The Hampden Planning Board voted unanimously to approve construction of Fiberight’s first-in-the-nation waste management plant in the town, a major step toward the controversial plant being built.

The approval this week comes after the Maine Department of Environmental Protection issued conditional final permits to Fiberight and the Municipal Review Committee, the partner organization that represents Maine municipalities that will use the plant despite eight opposition comments on the previously issued draft permits. Those opposition comments included one from the Penobscot Energy Recovery Corp., prompting a complaint from the MRC, which is still partners with the Orrington firm.

Fiberight will convert trash into biofuel and possibly other materials and sell recyclables, and the MRC believes it’s a better economic and environmental option for municipalities after their contract with PERC runs out in March 2018.

The MRC is a nonprofit organization that represents the solid waste interests of more than 100 central Maine towns and has persuaded 114 of the 187 municipalities now using PERC to join the Fiberight plan, including Oakland, China and Vassalboro.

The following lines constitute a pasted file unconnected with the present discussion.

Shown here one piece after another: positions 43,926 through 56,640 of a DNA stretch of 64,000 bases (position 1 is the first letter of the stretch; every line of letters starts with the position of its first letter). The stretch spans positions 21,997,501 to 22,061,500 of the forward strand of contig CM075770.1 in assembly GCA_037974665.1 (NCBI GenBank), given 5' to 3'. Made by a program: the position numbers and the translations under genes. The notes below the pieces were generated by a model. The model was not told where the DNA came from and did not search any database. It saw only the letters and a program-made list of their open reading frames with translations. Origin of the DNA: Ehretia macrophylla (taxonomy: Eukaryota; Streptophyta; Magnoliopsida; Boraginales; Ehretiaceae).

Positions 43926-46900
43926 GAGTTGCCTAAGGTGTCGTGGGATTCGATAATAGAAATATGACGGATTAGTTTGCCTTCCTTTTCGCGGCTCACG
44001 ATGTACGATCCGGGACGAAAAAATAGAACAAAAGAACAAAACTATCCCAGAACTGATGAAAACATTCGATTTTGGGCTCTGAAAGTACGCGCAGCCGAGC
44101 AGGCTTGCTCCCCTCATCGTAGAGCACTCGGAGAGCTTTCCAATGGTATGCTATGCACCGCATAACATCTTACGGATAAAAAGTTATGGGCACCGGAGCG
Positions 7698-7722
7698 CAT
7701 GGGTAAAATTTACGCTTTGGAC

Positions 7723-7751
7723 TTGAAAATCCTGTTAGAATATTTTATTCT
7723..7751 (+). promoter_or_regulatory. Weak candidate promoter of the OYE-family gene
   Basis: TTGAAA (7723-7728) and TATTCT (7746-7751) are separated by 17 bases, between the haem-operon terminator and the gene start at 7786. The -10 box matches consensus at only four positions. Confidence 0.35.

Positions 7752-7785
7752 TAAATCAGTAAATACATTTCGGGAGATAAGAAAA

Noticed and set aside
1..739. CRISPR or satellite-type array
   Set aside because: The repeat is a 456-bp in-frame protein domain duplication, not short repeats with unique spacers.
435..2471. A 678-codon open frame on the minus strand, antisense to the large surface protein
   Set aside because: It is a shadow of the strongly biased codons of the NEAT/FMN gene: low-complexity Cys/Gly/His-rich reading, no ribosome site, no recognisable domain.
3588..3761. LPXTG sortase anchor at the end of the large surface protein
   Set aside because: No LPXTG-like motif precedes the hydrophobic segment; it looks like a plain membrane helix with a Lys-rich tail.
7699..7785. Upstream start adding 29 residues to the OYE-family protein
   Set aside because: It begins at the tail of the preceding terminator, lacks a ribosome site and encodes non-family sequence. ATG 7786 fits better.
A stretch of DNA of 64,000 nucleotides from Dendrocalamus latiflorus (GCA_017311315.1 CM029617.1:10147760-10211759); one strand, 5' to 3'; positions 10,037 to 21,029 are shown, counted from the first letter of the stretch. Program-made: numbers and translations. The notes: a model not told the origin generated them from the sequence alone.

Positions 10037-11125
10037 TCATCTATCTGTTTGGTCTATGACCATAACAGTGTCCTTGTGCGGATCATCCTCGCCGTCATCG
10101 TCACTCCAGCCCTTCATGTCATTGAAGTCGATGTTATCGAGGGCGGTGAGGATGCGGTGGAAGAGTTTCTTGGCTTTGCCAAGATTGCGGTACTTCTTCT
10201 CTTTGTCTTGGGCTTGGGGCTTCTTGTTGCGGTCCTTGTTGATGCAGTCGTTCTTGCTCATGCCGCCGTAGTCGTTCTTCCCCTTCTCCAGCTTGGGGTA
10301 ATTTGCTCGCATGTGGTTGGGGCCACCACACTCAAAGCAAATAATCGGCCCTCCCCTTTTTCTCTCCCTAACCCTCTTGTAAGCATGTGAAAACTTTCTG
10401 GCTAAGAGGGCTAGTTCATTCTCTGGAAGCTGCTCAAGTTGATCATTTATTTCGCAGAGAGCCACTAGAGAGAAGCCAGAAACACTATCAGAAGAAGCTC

But the MRC is still pushing to get enough towns to commit to the Fiberight project. Other questions nip at the project, including the comment PERC’s lawyers filed with the DEP, which the MRC said violates their partnership agreement and uses the towns’ money to fight the towns’ new option.

Most of the comments included in the recent DEP permitting process, including those from the law firm representing PERC, questioned the partners’ financial and technical ability to fulfill their commitments to the municipalities signing on with Fiberight and expressed concerns that the proposal didn’t follow a state statute on how to go about handling solid waste.

Law firm Bernstein Shur, commenting in a letter on behalf of PERC, asks that the Fiberight project application be denied because there isn’t enough information to consider it complete for processing, the project doesn’t follow the waste management hierarchy, the application materials have “significant internal inconsistencies,” and the project requires a determination from the U.S. Environmental Protection Agency that it does not have.

The department allowed comments on the draft permits until July 5. Bernstein Shur submitted opposition comments on behalf of PERC on the final date for submission.

The MRC’s complaint said the process used to comment breaches the agreement between USA Energy Group, the majority owner of PERC, the communities represented by the MRC and PERC Holdings LLC.